New law protects people with communication challenges in situations involving law enforcement

SAN ANTONIO – A new law aims to protect people with communication challenges, such as autism or Asperger’s, before they get pulled over by a law enforcement officer.

Samuel Allen, co-founder of the nonprofit Asperger’s 101, was diagnosed with Asperger’s syndrome when he was 10 years old. The disorder is under the autism umbrella, which can affect a person’s ability to communicate or socialize.

“I would act different from the other kids, and we didn't know why,” Allen said. “I didn’t want to make friends. I just wanted to be by myself.”

Allen is now 24 and has conquered most of his Asperger’s symptoms. He drives, works for the technology department at H-E-B and is very high functioning.

He is also the reason behind a law that went into effect this week — the Samuel Allen Law.

The law protects anyone with a communication challenge such as Asperger’s when getting pulled over by a police officer.

“We wanted to ensure that people who need this safeguard  — we wanted to make sure that they had this form of protection,” Allen said.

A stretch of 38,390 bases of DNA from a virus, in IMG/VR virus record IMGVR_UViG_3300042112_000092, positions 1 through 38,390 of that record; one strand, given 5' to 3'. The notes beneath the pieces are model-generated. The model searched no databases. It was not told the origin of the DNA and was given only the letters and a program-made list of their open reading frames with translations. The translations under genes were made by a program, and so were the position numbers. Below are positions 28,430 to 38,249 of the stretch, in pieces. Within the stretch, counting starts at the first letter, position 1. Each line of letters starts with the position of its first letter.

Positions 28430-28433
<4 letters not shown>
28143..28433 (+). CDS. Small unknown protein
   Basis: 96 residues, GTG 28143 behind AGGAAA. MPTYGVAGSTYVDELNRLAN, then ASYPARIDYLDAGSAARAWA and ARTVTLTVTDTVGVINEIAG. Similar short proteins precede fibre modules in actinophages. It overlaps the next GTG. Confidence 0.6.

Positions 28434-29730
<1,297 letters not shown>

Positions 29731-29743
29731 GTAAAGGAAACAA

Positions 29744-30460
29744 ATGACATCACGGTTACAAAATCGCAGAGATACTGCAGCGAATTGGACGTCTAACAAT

A person diagnosed with a communication challenge now has the option to disclose their impediment when registering their vehicle with the Texas Department of Motor Vehicles.

Once registered, a code will be placed into a statewide law enforcement computer system that will alert the officers when they scan the license plate of the driver's car before walking up to the driver.

Allen’s mother, Jennifer Allen, who co-founded Asperger’s 101 with her son, said an officer knowing about a driver’s condition before he or she approaches the car is crucial. She said someone like her son could have a reaction to the officer’s presence, which could lead to a major miscommunication.

“They can appear to be maybe intoxicated or on drugs or maybe just suspicious behavior when in fact it's just how they are wired,” Jennifer Allen said.

There are several challenges that qualify as a communication impediment, including autism, Asperger’s syndrome, Parkinson's disease and deafness.

Jennifer Allen and her son worked to pass the Samuel Allen Law for several years. Through their nonprofit, they have been educating the community and law enforcement about signs of autism and Asperger’s for several years. She said this is a big step for people with those challenges.

“I get so excited to think about the possibilities and how we have come so far as a society to recognize what autism is,” she said.

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